Israelis have shown an outpouring of sympathy regarding last weekend's horrific attacks in and near Oslo, Norwegian ambassador to Israel Svein Sevje told Anglo File on Wednesday.

Ambassador Sevje returned to Norway yesterday to see his family, but he told Haaretz before departing for Oslo that the embassy in Tel Aviv has received a "tremendous" stream of visitors wishing to convey their sympathies for the victims of the cruel killings. Sevje underscored that he received "lots of letters and mail from Israelis expressing their condolences and support and solidarity, which was quite touching."

At the same time, he says he is not ignorant of the anger expressed by some Israelis, who accuse the Norwegian government of insensitivity to the security concerns of Israelis, and even anti-Semitism, because it supports efforts to create an independent Palestinian state in the West Bank and Gaza. "Maybe Israelis didn't understand how much compassion there was [in Norway] when you were attacked," says Sevje, referring to the wave of Palestinian bombings and shootings that Israelis faced in the 1990s.

"We felt this in Norway, it was followed very closely. I'm not sure if [Israelis] noticed all the statements of solidarity," says Sevje. "There was no schadenfreude then, that 'You deserve this because of the way you treat the Palestinians.' It was a genuine feeling of solidarity and compassion."

In the wake of last weekend's terror attacks, Norwegian leaders have not called for a surveillance state that would limit democratic rights, the ambassador says. "Our prime minister and foreign minister have stated that Norway will still be recognizable tomorrow," says Sevje. While some additional security measures may need to be considered, Sevje says he hopes they will not come at a drastic cost in democratic freedoms.

"The answer to this is not closing in and a more restrictive society; it's more transparency, more involvement, that must be the answer," the ambassador adds.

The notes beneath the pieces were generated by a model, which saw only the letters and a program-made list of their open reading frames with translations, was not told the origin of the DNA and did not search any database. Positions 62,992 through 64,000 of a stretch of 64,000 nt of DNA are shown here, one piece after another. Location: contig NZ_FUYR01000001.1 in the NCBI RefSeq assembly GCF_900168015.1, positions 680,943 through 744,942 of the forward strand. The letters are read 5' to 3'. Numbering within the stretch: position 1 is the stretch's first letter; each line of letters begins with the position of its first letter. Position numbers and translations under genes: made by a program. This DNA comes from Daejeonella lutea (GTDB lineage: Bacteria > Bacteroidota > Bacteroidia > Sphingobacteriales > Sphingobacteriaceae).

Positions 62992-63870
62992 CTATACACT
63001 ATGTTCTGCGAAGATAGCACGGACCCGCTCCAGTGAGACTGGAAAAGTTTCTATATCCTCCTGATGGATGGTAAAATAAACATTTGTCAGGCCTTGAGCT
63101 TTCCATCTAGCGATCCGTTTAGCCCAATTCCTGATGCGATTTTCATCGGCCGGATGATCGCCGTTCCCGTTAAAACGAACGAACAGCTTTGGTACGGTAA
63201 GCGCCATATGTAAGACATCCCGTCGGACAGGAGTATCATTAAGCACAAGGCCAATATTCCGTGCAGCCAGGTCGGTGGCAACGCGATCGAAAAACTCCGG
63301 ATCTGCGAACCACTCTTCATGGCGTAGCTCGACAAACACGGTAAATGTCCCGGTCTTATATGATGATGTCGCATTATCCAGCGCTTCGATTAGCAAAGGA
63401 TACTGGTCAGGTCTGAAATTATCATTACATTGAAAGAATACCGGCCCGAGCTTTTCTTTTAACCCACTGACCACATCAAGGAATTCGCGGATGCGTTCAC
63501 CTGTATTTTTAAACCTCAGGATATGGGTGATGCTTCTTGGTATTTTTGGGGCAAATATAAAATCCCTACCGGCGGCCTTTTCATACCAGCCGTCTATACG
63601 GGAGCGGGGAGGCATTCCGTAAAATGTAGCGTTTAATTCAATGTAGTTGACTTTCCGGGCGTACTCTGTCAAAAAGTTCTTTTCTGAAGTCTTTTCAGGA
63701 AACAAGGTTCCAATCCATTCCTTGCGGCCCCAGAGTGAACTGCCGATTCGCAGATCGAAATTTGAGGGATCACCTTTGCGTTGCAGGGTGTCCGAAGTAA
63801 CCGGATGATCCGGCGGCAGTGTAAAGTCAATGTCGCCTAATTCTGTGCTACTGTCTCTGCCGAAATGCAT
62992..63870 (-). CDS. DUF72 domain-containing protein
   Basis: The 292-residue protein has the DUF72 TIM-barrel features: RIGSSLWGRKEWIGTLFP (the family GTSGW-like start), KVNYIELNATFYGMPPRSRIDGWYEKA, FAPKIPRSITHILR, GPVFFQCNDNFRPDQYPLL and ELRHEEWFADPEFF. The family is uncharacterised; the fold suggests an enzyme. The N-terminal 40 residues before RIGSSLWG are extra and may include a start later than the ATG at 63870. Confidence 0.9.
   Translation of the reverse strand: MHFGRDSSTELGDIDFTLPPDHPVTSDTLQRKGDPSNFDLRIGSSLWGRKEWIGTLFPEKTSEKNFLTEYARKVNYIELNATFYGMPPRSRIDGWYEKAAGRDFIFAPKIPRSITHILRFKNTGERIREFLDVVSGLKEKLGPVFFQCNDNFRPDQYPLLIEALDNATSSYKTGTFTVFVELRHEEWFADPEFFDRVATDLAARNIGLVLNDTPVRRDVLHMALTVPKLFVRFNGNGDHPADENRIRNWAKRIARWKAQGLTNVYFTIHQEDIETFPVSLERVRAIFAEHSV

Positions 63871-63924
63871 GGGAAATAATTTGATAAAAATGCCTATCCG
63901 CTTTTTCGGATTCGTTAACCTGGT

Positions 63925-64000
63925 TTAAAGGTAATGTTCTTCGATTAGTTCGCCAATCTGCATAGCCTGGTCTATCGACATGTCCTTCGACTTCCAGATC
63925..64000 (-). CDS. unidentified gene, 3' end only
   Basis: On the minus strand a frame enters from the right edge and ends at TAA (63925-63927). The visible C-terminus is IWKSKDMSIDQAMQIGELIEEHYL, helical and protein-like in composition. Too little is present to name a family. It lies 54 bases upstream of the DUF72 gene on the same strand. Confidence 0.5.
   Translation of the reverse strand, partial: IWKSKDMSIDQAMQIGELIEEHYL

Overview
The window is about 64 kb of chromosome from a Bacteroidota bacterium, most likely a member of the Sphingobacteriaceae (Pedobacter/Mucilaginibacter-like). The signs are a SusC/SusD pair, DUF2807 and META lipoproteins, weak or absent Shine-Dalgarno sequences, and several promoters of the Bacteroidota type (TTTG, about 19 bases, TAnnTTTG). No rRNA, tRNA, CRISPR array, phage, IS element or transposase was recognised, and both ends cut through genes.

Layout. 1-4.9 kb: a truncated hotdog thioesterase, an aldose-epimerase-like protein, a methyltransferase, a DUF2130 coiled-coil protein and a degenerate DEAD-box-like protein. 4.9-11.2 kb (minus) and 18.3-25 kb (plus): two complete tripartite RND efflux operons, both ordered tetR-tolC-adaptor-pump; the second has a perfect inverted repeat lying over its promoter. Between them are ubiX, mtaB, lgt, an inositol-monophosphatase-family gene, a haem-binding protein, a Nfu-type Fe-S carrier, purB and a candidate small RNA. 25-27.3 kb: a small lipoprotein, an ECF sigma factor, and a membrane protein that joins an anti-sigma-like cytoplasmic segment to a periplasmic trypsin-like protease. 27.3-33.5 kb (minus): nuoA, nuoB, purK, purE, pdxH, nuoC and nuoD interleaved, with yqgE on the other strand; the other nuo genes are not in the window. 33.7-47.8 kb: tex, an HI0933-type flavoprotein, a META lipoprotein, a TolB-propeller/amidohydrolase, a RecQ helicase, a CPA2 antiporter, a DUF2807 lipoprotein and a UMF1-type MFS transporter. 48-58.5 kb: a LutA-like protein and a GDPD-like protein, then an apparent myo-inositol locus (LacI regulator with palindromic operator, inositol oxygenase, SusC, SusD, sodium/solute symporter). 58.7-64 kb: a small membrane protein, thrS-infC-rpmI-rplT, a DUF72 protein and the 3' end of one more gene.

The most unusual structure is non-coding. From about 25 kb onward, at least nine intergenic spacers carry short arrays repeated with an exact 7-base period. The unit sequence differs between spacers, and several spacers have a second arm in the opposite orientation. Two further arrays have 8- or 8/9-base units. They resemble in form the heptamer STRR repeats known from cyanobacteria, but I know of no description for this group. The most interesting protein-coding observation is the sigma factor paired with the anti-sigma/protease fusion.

Hildegunn Egdetveit, a Norwegian historian in Israel, told Anglo File the popular discourse in her country since the horrific attacks has focused on expressions of national unity. "The people hug each other in the street, swelling with understanding and love. It's a bit unreal. In a way, they are demonstrating that they're not giving in to this madman, said Egdetveit, who has lived in Jerusalem for the last 12 years and originally hails from Norway's West Coast. "They want to prove by their reaction that [the terrorist] has totally failed."

Many Israelis are discussing how the attacks are connected to conflicts in the Middle East. The mass murder suspect published an online manifesto just prior to the bombing and shooting spree, expressing hatred for Muslims and advocating their expulsion from Europe.

But at present, the Norwegian nation is still grieving for its loss, and has not yet begun to discuss in earnest the wider implications of the murderer's motivations. "It's important to give Norway time to mourn the fact that it's no longer untouched by terrorism. I don't know if they really understand what's happened to them. But I know they're in deep mourning and shock," says Egdetveit.

She says it's important that they take a time-out before beginning to debate grim ramifications of the political killings. "The wounds are still open."

Following live

Karin Abraham, a Norwegian-language journalist stationed in Israel for the past five years, didn't have any family or friends in the area of the attacks, but she monitored up-to-the-minute, first-hand news reports coming out of Utoya Island while the slaughter was being carried out. "I followed people who were on the island, tweeting, asking people not to call, for instance, because they were hiding in the bushes. I almost felt like I was in the middle of it."

Abraham says she surveyed press coverage on the incidents, including Israeli reactions to the carnage. She says that some opinion pieces in the Israeli media that place the blame for the Oslo and Utoya attacks on state-sponsored multiculturalism, and its supposed failure to facilitate the social integration of Muslim immigrants, have not gone unnoticed by Norwegians. Many of them are upset by the news, she says.

"A lot of people in Norway reacted quite strongly to the editorial in the Jerusalem Post. Many in Norway thought it was quite harsh," says Abraham, referring to an opinion piece that suggested that the massacres were an "opportunity to seriously reevaluate policies for immigrant integration in Norway and elsewhere." When word circulated that at least some Israelis expressed smug satisfaction over the attacks, saying that they were a kind of karmic justice for appeasing Muslim political interests, Abraham says that "there was a lot of disappointment about that."